“Being a mutual means we don’t have to answer to stockholders. We answer only to our customers,” said First Savings board chairman Bob Byers Jr in a statement.  While First Federal remains an old-fashioned mutual, First Savings has set up a depositor-owned holding company, FSB Mutual Holdings Inc., that owns the bank and its insurance and investment affilaites. The banks will be part of the holding company.

POSTED: Wednesday, November 19, 2014, 9:35 AM
Shire P.L.C. is headquartered in Ireland but has operations in Exton and Wayne (above). (TOM GRALISH / Staff Photographer, file)

Shire Plc, the drugmaker that popularized Adderall for attention-deficit and hyperactivity disorder (ADHD), plans to move its U.S. headquarters and more than half the 970 jobs at its Chesterbrook offices near Valley Forge to the Boston area, workers were told in a meeting this morning.

The company, incorporated in the British tax haven island of Jersey, employed 1,100 plus 300 contractors at Chesterbrook as recently as 2012, and previous CEO Angus Russell had considered local sites for a larger Philadelphia-area campus. But current CEO Dr. Flemming Ornskov, killed those plans; Ornskov, who holds a master's in public health from Harvard, prefers the Boston area. "Our strategy is to become a leading biotechnology company, and Boston is a biotech center," spokeswoman Gwen Fisher told me.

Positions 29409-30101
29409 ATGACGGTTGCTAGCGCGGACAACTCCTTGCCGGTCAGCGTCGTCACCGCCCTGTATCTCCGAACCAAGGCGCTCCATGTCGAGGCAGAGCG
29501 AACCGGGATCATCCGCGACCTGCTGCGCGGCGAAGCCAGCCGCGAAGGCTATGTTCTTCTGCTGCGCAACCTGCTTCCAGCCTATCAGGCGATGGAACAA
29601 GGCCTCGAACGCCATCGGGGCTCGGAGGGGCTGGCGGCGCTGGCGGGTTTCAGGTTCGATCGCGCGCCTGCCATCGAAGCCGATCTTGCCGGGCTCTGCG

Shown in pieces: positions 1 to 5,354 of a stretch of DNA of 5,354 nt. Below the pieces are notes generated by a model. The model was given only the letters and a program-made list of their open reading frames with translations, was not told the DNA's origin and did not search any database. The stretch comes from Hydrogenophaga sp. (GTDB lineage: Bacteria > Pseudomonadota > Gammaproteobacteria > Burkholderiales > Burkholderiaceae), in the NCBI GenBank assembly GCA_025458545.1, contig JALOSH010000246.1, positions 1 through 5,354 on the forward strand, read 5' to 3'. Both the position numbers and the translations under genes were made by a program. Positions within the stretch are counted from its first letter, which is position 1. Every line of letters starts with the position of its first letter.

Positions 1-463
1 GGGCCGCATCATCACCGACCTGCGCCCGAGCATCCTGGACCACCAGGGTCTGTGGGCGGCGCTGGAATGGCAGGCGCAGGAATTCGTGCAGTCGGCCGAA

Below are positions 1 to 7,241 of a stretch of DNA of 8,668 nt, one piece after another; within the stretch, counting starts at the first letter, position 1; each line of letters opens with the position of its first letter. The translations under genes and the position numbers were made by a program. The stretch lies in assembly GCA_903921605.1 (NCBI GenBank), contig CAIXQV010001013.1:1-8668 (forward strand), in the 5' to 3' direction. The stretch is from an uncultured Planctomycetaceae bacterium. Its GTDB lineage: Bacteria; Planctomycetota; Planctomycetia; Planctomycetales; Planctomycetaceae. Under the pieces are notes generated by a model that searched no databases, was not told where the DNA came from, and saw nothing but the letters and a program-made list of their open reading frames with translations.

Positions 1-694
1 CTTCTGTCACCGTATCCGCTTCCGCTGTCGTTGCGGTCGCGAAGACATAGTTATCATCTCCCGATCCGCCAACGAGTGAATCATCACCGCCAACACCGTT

Shire plans to move 500 staff -- executives, research and development staff and the gastroinestinal, internal medicine and neuroscience business groups -- to Lexington, Mass., near the company's infectious-disease unit. Legal and some other corporate support functions will also move, Fisher said. Supply chain, government contracting, and parts of the human-resources and information-technology groups will stay in Chesterbrook. Shire statement here.